Leave Them Statues Alone 1 of 2

Moms in the background, Pops necking a beer.

“You shut the fuck up and wait,” Tom said, pointing his finger at the driver honking at him from behind.
Tom was a big-bellied fat man. A pistol and a pocketknife hung from his waist. Framed by ditches on both sides, Tom and Pops talked from their trucks, blocking the narrow two-lane road. In the back of our van, my middle brother Peter and I were sitting on tomato boxes.
“Geeze,” Pete whispered, putting his head between his legs. “The man’s insane.”

Tom was asking Pops about how the tomatoes were doing. Too much rain was killing them. In exchange for a cut of the crops, Tom’s daddy lent us land to grow tomatoes. This arrangement is a classic American tradition. After the Civil War, southern blacks who didn’t head north, worked the land of their former captors. My folks usually leased land or they paid to pick tomatoes by the box. This was sharecropping, a synonym for slavery. And Tom wanted to play overseer. He didn’t like that my father wouldn’t agree to sell tomatoes through him.

In a thousand acre square of farmland, my family planted, produced, and picked tomatoes under Florida’s merciless sun. Back when Sanford was predominantly black, Tom’s family was one of the only white farms in the area. They owned the most land and paid their workers the lowest wages. Looking at old photos of black people picking cotton reminded me of us. None of my friends’ parents did this. At school, telling kids what my parents did was like a big secret. Instead of wearing a uniform or a suit, my parents were always wearing muddy boots and stained green clothes from working the fields. This was familiar to my folks. It was what they knew -what their parents and grandparents knew. As a suburban black kid in white America trying to keep up with the Joneses, tomatoes bought me Air Jordans. It fed us and paid the mortgage, but having Tom berate my family while we toiled was new… to me.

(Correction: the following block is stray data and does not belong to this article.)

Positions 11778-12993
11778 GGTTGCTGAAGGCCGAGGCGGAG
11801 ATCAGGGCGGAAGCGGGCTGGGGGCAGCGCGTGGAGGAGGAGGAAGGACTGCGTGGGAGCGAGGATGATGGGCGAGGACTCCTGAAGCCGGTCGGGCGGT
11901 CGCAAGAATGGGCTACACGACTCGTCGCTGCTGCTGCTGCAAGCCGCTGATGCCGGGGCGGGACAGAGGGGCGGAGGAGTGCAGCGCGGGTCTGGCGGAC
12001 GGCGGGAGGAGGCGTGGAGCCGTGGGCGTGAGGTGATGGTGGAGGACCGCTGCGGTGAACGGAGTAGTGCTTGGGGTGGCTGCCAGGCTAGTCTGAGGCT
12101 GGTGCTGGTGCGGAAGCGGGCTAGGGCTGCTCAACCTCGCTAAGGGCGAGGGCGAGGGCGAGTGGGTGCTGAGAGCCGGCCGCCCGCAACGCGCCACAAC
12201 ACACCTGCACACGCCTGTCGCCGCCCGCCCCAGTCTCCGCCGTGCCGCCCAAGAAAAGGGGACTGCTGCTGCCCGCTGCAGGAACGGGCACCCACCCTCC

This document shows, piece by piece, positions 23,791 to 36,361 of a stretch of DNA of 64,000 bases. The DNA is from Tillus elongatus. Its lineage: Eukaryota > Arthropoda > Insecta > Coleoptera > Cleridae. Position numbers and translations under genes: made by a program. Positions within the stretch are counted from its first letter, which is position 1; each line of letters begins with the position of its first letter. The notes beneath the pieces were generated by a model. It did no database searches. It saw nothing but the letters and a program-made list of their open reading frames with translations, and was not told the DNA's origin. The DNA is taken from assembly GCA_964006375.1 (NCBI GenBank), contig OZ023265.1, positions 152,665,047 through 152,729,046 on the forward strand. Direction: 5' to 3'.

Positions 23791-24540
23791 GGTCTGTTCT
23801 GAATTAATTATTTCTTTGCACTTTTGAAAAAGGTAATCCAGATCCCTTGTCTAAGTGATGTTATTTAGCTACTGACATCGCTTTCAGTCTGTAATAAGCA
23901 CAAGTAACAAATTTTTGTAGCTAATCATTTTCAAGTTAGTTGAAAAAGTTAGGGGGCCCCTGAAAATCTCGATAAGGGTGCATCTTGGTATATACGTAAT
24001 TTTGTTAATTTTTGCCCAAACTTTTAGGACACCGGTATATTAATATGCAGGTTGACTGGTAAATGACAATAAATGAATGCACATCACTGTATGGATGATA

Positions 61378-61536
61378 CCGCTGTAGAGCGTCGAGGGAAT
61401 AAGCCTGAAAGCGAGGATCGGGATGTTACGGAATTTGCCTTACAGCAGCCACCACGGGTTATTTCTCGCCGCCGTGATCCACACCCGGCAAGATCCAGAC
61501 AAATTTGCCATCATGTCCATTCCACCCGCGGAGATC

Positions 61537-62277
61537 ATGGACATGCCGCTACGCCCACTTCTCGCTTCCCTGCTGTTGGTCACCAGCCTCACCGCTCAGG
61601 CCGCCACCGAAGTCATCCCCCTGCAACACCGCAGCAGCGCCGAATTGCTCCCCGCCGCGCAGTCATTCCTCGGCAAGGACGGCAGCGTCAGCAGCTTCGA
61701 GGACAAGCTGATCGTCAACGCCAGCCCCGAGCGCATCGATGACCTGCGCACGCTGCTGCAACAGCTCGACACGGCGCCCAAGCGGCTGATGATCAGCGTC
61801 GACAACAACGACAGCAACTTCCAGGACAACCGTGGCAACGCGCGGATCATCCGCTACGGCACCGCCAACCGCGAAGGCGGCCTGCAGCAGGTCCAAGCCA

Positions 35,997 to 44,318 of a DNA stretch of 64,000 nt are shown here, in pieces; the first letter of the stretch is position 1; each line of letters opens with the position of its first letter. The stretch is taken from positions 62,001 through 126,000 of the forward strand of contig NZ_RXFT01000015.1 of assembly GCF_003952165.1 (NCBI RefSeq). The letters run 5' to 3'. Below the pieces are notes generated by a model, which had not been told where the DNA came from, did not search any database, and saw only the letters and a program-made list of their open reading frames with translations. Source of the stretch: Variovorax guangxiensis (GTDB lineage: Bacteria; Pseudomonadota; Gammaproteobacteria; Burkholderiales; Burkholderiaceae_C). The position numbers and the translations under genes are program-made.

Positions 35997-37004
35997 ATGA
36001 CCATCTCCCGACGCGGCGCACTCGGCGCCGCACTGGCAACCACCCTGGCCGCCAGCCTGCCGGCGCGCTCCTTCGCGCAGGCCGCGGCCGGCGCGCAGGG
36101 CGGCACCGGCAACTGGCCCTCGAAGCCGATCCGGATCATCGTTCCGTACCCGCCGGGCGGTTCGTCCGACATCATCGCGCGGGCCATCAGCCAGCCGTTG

“What the fuck have you been doing? You ain’t boxed those tomatas?” Tom said to my father, slamming the door to his truck.
I jerked up to the sound, thinking something bad was about to happen. Pops chewed on his tongue, spread his gorilla arms and chuckled with a smile.
“Well, we going as fast as we can.”
Before I ever thought that I’d hear someone talk to my father that way, I would’ve believed that God’s hands would appear in the sky, gesturing the dead to climb out of their graves. Pops was a man that got shot in the head and drove himself to the hospital. For all I know he could’ve killed someone. Might’ve gotten away with it.
“When your parents owned that grocery store in Syracuse, ya daddy asked me for a shotgun,” my older cousin Checker told me. “Now, I get him a shot gun. Next day, I go to the store, he say, ‘I need a shotgun.’ I say, ‘I just got you one.” He say, ‘I need another one.”
Though ill tempered, my dad never hit my brothers and I, Moms got all that, but the raising of his voice could make me levitate.

“When I come back, make sure those fucking tomatas are ready.”
I’d never seen my father’s smile stretched that wide,
“Yes, sah.”
We had already boxed and sold most of them.
“Hurry up befoe this cracka come back,” he said to Pete and Moms separating tomatoes by color.
From work, on car rides home, Tom was the fat cracka taking over his daddy’s business. My dad’s impression of him made us cry laughing. Short of calling Pops a nigger, Tom kept trying to emasculate my dad, but Pops wasn’t going for the okie doke.
“I ain’t going to jail for killing ah cracka,” he said staring at the road, with one hand steering and the other holding a Coors Light.

The people in Charlottesville, Virginia fighting to save these statues remind me of Tom. They are right when they say that America was founded for whites, but blacks built it.

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